Blood Sodium Leveling Drug Linked to Critical Liver Damage

FDAThe Federal Drug Administration (FDA) (www.fda.gov) has issued a safety alert for the drug tolvaptan, a popular diuretic drug used in the treatment of hyponatremia. The safety alert warns healthcare professionals of potentially irreversible liver damage linked to use of the drug.

Tolvaptan, which is sold under the brand name Samsca, is used in the treatment of hypervolemic and euvolemic hyponatremia. Samsca works as a selective vasopressin V2-receptor antagonist. Hyponatremia is a condition in which there is a low amount of sodium in the blood. Hyponatremia can occur due to use of other medical treatment drugs, such as diuretics or may result from cirrhosis of the liver, kidney disease, congestive heart failure, as well as other medical conditions.

Study Links Samsca to Potentially Fatal Liver Injury

Samsca is manufactured by Otsuka Pharmaceutical Co., Ltd. of Rockville, Md. In addition, the company has issued a letter to healthcare professionals notifying them of significant liver injury associated with the use of Samsca in a recent trial study.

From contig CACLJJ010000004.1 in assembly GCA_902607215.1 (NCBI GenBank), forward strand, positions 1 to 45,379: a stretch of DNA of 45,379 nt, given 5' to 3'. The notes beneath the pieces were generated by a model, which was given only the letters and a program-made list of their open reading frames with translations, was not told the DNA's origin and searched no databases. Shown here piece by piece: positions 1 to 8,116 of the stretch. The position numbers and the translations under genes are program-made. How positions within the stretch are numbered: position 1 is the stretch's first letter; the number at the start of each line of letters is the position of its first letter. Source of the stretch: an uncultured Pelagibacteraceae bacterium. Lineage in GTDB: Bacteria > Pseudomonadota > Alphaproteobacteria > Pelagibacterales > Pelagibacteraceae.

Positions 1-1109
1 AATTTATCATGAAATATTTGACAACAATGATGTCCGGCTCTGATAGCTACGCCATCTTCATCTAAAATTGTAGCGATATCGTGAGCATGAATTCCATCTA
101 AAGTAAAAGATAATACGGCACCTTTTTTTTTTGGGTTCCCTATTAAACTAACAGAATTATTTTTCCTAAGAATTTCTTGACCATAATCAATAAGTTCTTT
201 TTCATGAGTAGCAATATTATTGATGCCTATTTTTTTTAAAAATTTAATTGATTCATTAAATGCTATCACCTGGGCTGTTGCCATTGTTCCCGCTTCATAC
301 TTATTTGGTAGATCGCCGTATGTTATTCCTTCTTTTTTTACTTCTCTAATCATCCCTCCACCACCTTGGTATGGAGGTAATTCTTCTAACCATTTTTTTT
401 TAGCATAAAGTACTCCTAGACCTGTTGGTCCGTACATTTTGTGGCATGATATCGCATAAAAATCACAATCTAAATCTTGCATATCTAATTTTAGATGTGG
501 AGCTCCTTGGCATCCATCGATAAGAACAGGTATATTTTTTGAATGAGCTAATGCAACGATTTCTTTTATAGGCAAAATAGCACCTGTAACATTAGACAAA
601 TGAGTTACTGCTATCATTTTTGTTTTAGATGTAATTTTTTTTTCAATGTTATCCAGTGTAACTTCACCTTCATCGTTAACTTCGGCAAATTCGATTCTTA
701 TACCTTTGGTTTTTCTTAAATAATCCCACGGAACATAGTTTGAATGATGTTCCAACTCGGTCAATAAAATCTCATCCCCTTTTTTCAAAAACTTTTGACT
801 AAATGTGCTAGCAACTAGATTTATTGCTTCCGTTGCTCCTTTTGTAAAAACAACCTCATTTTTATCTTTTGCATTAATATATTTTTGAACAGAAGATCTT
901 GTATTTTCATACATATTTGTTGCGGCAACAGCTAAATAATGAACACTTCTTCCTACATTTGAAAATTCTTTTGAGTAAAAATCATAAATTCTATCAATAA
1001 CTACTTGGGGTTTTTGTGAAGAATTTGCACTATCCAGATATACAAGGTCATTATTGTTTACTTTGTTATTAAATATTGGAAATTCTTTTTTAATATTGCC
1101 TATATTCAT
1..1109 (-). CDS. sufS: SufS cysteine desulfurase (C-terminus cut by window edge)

The double-blind, 3-year, placebo-controlled trial involved 1400 patients suffering from autosomal dominant polycystic kidney disease (ADPKD). Results of the study indicate that Samsca does have the potential to cause liver injury. In some cases, the damage can be irreversible and potentially fatal.

Although Samsca is not approved for the treatment of ADPKD, the warning has been issued as a precaution to all patients being administered the drug.

What Healthcare Providers Should Do

Otsuka Pharmaceutical and the FDA recommend that patients who report the following symptoms have their healthcare providers perform liver tests as soon as possible. Symptoms of liver injury include:

  • Fatigue
  • Right upper abdominal pain
  • Darkened urine
  • Jaundice
  • Anorexia

If patients are exhibiting symptoms of liver damage, Samsca should be discontinued immediately. Treatment for liver injury should be initiated and Samsca should not be re-prescribed until the cause of the injury is definitively established.

Patients, as well as healthcare professionals, should report incidents of liver injury or other adverse events potentially related to the use of Samsca to Otsuka Pharmaceutical or directly to the FDA.

Resources

http://www.fda.gov/Safety/MedWatch/SafetyInformation/SafetyAlertsforHumanMedicalProducts/ucm336669.htm
http://www.fda.gov/downloads/Safety/MedWatch/SafetyInformation/SafetyAlertsforHumanMedicalProducts/UCM336675.pdf

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